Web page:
ENTRIES TAGGED "stack overflow"

Four short links: 9 January 2013

Four short links: 9 January 2013

Bitcoin Numbers, Augmenting People with Computers, EBook Creation, and Answering Your Questions

  1. BitCoin in 2012, By The NumbersOver the past year Bitcoin’s value when compared to the US Dollar, and most other currencies, increased steadily, though there was a large spike and subsequent dip in August. Interestingly, the current market cap is actually at a peak for 2012, exceeding the spike in August. This can be attributed to the fact that tens of thousands of Bitcoins have been introduced into the economy since August, though now at the slower rate of 25 per block.
  2. Man-Computer Symbiosis (JCR Licklider) — In short, it seems worthwhile to avoid argument with (other) enthusiasts for artificial intelligence by conceding dominance in the distant future of cerebration to machines alone. There will nevertheless be a fairly long interim during which the main intellectual advances will be made by men and computers working together in intimate association. Fascinating to read this 1960 paper on AI and the software/hardware augmentation of human knowledge work (just as the term “knowledge worker” was coined). (via Jim Stogdill)
  3. Papyrus — simple online editor and publisher for ebooks.
  4. howdoi (github) — commandline tool to search stackoverflow and show the code that best matches your request. This is genius.
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Four short links: 10 January 2011

Four short links: 10 January 2011

Online Collaboration, Reputable Twitterers, Old Computers, and Web Experiments

  1. Tools and Practices for Working Virtually — a detailed explanation of how the RedMonk team works virtually.
  2. Twitter Accounts for All Stack Overflow Users by Reputation (Brian Bondy) — superawesome list of clueful people.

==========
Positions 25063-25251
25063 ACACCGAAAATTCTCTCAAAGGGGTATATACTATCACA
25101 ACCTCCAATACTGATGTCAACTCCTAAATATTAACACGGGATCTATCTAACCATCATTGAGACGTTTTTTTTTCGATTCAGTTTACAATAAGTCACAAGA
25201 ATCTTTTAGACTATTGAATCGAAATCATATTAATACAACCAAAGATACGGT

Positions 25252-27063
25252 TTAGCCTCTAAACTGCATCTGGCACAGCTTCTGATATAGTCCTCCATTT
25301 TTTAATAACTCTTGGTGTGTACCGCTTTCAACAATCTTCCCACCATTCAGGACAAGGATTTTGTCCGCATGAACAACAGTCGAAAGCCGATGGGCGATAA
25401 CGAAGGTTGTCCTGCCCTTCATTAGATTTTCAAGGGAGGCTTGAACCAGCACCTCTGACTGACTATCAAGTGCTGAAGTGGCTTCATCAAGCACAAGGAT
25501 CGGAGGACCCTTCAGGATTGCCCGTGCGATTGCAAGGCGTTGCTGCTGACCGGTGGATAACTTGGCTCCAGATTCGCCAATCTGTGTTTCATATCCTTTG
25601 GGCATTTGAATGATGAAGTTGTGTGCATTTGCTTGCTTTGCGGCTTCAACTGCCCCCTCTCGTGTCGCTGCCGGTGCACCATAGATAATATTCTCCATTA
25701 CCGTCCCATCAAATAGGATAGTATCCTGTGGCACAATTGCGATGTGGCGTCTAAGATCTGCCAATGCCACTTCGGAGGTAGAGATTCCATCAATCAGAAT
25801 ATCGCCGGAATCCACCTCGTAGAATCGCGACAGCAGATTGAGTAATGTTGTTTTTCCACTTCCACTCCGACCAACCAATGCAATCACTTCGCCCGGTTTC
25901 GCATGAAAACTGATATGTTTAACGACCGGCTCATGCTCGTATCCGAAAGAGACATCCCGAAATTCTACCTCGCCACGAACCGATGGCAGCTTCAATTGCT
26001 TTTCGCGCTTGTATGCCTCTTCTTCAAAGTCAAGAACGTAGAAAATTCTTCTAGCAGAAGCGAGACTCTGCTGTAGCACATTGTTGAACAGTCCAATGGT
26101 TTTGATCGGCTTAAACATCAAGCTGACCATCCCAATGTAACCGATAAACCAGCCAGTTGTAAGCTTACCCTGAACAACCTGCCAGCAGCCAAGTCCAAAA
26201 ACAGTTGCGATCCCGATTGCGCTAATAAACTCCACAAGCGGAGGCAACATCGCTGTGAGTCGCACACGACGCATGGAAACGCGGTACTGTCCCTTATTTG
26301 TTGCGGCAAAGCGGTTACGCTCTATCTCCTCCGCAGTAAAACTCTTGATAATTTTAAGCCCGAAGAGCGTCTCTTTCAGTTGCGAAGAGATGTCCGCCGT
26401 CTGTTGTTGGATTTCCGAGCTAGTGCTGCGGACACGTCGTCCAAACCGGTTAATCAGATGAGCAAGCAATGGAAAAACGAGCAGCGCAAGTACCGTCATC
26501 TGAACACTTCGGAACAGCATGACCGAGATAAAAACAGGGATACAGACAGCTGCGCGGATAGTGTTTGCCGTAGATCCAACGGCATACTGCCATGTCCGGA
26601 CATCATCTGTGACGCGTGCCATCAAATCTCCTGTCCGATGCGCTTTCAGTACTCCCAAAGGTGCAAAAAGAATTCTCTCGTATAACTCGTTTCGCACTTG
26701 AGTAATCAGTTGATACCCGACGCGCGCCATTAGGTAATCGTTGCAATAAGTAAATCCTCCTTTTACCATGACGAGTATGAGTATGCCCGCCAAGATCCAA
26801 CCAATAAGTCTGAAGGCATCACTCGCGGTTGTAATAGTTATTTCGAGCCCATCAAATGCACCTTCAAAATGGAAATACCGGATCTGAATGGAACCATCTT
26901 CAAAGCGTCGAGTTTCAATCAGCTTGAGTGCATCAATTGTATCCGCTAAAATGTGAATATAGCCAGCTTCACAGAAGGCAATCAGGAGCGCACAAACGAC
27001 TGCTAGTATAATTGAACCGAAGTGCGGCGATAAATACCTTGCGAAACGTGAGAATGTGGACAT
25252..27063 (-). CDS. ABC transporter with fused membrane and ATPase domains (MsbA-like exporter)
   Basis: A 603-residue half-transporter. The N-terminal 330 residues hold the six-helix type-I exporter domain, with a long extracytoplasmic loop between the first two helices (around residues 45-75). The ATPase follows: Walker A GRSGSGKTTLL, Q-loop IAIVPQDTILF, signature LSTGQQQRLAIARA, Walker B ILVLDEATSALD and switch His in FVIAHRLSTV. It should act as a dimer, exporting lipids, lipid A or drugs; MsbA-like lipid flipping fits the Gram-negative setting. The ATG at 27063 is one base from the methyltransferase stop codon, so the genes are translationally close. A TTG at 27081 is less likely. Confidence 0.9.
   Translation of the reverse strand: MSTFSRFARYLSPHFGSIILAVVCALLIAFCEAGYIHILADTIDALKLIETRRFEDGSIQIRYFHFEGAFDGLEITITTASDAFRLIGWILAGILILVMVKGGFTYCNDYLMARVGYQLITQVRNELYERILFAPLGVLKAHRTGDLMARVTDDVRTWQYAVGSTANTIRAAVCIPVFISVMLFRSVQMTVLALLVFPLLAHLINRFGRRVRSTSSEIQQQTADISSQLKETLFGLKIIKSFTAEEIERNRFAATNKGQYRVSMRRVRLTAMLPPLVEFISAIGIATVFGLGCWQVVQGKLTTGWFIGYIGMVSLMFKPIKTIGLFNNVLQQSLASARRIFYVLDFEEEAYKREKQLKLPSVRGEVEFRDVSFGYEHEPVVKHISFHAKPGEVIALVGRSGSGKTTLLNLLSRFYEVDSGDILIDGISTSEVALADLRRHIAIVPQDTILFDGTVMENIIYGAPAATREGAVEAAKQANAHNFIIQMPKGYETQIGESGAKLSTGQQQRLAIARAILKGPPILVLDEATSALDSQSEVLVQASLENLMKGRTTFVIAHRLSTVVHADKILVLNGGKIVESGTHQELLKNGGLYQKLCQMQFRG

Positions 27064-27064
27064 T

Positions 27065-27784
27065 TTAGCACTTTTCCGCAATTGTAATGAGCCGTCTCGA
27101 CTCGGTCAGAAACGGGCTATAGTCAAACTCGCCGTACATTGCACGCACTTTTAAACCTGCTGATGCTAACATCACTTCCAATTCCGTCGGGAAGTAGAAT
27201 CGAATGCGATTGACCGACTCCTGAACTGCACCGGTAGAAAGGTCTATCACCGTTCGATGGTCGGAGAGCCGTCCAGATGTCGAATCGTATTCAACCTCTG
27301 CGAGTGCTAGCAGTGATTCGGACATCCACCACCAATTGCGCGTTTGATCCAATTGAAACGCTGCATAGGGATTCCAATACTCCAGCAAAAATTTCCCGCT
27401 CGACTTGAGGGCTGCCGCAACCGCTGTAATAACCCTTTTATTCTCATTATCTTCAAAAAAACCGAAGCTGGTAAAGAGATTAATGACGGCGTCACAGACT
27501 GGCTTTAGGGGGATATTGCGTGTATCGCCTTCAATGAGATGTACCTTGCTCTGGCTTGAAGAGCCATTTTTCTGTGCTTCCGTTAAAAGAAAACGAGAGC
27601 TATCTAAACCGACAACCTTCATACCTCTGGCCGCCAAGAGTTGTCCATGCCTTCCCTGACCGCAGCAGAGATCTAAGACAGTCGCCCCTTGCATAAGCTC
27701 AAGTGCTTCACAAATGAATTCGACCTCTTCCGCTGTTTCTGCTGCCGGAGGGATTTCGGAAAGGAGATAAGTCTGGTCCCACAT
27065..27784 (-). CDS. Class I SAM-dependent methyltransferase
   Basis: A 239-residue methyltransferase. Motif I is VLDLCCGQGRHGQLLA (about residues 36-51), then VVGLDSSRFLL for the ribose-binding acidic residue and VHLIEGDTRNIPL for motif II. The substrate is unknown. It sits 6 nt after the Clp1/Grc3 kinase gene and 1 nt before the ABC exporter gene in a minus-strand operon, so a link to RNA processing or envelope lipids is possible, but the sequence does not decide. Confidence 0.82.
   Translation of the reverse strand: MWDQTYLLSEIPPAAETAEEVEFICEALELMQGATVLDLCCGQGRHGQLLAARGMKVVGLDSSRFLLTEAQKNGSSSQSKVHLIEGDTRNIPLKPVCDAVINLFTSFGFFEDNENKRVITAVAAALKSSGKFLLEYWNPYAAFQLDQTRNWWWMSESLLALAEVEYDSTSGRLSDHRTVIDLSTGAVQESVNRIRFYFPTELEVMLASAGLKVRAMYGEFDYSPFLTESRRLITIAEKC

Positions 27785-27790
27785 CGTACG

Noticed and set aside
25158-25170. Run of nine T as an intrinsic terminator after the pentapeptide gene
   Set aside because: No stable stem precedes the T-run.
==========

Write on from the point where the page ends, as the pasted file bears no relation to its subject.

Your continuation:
3. The Wonderful World of Early Computing — from bones to the ENIAC, some surprising and interesting historical computation devices. (via John D. Cook)
  4. Overlapping Experiment Infrastructure (PDF) — they can’t run just one test at a time, so they have infrastructure to comprehensively test all features against all features and in real time pull out statistical conclusions from the resulting data. (via Greg Linden)
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Strata Week: Shop 'til you drop

Strata Week: Shop 'til you drop

Stack Exchange goes in-house, Netflix pays for platforms, survey data gets visualized, and Infochimps acquires Data Marketplace

In this edition of Strata Week: Stack Exchange takes their hardware and software in-house; Neflix explains their adoption of AWS and open source; the New York Times maps out survey and census data; and Infochimps acquires Data Marketplace.

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Four short links: 4 August 2010

Four short links: 4 August 2010

Python Reasoning, Learning the Right Way, Curated Folksonomy, Arduino Image Correction

  1. FuXiPython-based, bi-directional logical reasoning system for the semantic web from the folks at the Open Knowledge Foundation. (via About Inferencing)
  2. Harness the Power of Being an IdiotI learn by trying to build something, there’s no other way I can discover the devils-in-the-details. Unfortunately that’s an incredibly inefficient way to gain knowledge. I basically wander around stepping on every rake in the grass, while the A Students memorize someone else’s route and carefully pick their way across the lawn without incident. My only saving graces are that every now and again I discover a better path, and faced with a completely new lawn I have an instinct for where the rakes are.
  3. Stack Overflow’s Curated Folksonomy — community-driven tag synonym system to reduce the chaos of different names for the same thing. (via Skud)
  4. Image Deblurring using Inertial Measurement Sensors (Microsoft Research) — using Arduino to correct motion blur. (via Jon Oxer)
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